History without Morality, History without Truth

By Gilley, Sheridan | History Today, May 1996 | Go to article overview

History without Morality, History without Truth


Gilley, Sheridan, History Today


One of my research students recently attended a history conference at which everyone agreed that there was no such thing as truth in history. This scepticism reflects a current so-called 'postmodern' philosophical mood, which is increasingly opposed to any objective idea of truth outside ourselves, preferring to see `truth' as a contingent and relative thing that we make rather than discover. Thus the eminent American philosopher Richard Rorty argues that our descriptions of externals belong to a shifting language game which reflects a succession of changing man-made metaphors of the world.

Even physical science does not find truth but invents more or less useful ways of talking about it, which will change as the mind moves its metaphors of meaning from one view or vision of things to another. The collapse of nineteenth-century idealism and dogmatic Marxism and the eclipse, at least among most western intellectuals, of Christianity, have lent this 'constructionist' position a certain plausibility: Heraclitus, for whom all was flux, has finally triumphed over nearly three thousand years of effort to agree enduring truths.

This sceptical philosophical outlook harmonises with a subjective historicism which sees the past as existing only in the present in which we observe it; the past itself is inaccessible. It also tends to stress the inexhaustibility of the past, the changing ideological character of the historian's categories for interpreting it and the inescapability of bias in approaching it.

At first sight, the very variety of interpretations of history makes such a position plausible. For the great French bishop, Bossuet, history showed the triumph of the Catholic faith; for Voltaire, it gave matter for an age of reason and enlightenment; for Macaulay, it primarily demonstrated the emergence of British prosperity and liberty. Bossuet is wrong for a Protestant or a secularist, Voltaire for a Catholic or a Romantic, Macaulay for a Tory or a pessimist.

Then there are the obstacles to objectivity in the alien character of past experience - can we really understand the mind of a priest of Cybele or Isis? - and in the controlling power of the literary forms in which the historian presents his discoveries, and which influence and possibly determine his principles of organisation and selection. The unifying argument of any historical work emerges as much from the historian's brain as from the matter before him, which new generations of historians will reshape, with new questions and skills, according to their changing understanding of their world.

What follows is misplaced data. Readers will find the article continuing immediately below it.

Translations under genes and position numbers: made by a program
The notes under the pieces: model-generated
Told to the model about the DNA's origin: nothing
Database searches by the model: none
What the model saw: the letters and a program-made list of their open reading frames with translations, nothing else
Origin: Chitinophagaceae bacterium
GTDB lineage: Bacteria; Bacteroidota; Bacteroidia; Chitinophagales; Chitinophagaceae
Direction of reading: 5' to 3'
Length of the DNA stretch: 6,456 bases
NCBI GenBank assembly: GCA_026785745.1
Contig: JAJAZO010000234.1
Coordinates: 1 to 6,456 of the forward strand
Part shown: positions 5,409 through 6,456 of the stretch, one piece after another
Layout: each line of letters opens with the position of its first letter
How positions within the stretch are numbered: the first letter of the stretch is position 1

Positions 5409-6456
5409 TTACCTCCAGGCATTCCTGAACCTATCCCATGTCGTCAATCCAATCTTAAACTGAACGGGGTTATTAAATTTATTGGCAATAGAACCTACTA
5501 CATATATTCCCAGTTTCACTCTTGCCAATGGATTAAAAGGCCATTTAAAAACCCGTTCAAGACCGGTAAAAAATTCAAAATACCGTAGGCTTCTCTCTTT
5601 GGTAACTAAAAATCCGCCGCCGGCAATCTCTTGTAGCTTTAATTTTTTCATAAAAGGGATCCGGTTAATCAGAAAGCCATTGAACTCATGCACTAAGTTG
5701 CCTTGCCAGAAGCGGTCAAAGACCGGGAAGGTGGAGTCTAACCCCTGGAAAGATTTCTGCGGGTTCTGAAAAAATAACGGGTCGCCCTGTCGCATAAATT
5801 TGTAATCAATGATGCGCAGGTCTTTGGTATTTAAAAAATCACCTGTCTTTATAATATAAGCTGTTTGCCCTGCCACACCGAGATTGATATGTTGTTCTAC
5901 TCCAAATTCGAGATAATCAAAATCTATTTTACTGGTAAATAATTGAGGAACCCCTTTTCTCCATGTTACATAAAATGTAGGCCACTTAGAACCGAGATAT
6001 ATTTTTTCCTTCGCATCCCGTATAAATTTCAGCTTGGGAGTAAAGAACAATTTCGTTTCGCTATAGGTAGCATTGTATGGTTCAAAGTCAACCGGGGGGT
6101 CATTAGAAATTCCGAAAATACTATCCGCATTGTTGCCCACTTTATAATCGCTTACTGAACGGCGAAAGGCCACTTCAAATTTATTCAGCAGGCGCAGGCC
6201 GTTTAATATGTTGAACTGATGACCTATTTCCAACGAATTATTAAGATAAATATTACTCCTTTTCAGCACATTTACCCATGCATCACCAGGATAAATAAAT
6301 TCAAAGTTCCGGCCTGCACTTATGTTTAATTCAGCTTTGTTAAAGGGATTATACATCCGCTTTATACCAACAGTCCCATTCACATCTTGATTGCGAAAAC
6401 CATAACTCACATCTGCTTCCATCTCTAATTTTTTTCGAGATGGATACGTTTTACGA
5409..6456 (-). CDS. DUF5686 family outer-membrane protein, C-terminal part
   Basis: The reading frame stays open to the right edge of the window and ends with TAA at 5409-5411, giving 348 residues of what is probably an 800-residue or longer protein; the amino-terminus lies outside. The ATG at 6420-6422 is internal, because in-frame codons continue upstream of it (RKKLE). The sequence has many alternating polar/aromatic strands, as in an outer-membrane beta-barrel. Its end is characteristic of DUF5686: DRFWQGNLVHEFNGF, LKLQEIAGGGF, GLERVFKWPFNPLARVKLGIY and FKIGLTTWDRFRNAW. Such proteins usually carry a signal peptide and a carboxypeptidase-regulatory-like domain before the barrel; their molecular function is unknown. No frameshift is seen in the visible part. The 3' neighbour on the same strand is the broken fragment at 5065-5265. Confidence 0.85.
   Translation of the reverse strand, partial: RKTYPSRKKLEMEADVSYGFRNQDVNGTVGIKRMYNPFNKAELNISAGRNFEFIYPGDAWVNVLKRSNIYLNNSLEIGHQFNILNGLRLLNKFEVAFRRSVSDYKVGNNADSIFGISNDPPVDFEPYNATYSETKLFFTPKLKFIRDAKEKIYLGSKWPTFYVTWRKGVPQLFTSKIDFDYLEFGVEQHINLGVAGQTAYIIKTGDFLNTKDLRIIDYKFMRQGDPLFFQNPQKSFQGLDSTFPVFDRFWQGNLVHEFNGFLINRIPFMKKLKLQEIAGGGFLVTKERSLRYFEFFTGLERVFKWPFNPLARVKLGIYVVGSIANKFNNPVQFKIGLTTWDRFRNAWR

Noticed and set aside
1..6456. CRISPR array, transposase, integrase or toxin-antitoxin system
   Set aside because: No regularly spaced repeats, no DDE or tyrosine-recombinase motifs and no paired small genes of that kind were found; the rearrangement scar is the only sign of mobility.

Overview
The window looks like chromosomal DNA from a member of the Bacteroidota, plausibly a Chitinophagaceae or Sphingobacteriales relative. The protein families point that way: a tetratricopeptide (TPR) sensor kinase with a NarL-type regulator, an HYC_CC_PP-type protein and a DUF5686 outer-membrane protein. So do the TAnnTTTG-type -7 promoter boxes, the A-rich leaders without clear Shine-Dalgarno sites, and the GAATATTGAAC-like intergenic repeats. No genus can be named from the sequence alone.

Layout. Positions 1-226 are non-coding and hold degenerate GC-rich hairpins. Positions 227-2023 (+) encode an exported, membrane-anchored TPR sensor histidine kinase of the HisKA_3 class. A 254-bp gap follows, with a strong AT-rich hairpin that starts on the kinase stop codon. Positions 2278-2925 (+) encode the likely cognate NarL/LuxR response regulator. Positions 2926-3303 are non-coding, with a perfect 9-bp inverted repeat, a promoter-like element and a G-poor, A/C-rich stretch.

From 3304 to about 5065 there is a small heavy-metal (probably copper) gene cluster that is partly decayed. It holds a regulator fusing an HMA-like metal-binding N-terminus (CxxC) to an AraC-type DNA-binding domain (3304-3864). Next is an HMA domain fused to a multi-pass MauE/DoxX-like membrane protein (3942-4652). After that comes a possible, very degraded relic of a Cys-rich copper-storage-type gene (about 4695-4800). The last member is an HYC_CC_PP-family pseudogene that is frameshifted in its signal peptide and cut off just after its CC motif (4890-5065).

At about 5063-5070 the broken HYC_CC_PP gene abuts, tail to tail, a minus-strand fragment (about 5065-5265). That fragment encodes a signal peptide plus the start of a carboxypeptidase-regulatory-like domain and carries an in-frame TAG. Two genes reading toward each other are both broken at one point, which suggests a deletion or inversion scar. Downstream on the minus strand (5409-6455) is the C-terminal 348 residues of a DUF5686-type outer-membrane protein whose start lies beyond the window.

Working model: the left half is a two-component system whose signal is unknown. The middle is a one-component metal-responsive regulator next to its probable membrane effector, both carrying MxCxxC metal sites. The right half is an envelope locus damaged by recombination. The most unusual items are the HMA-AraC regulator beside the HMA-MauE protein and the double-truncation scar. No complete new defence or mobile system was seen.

Such relativism can go further still. As Keith Jenkins expresses it in Re-thinking History (1994), a work twice reprinted and useful for sixth form students, no neutral or disinterested position is possible, and histories are merely the intellectual expressions of the self-interest of the individuals, groups and institutions which produce them. 'In the end history is theory and theory is ideological and ideology just is material interests'. All we can do, on the basis of agreed rules about the use of evidence, is to invent or impose on our materials the truth which suits ourselves.

These are the difficulties of achieving historical objectivity. But to recognise them is to begin to overcome them, and the extreme relativist position, the outright denial of the possibility of attaining objective truth, has its corrective in its very contradictions. Professor Rorty's brilliant sketches of the philosophers he is summarising or refuting, in Contingency, Irony and Solidarity (1989), presume an almost incorrigible common fund of historical knowledge, that they lived at a particular time and place - that Aquinas came before Hegel and Hegel before Heidegger - and that the modem philosopher can have an accurate understanding of what they said, irrespective of future shifts in philosophical language. Again, in self-contradictory manner, on Mr Jenkins' own theory, his work is no more than the expression of the self-interest of Mr Jenkins, as indeed is my reply to it; so there is no point to his book or to my response except to make this difference clear. …

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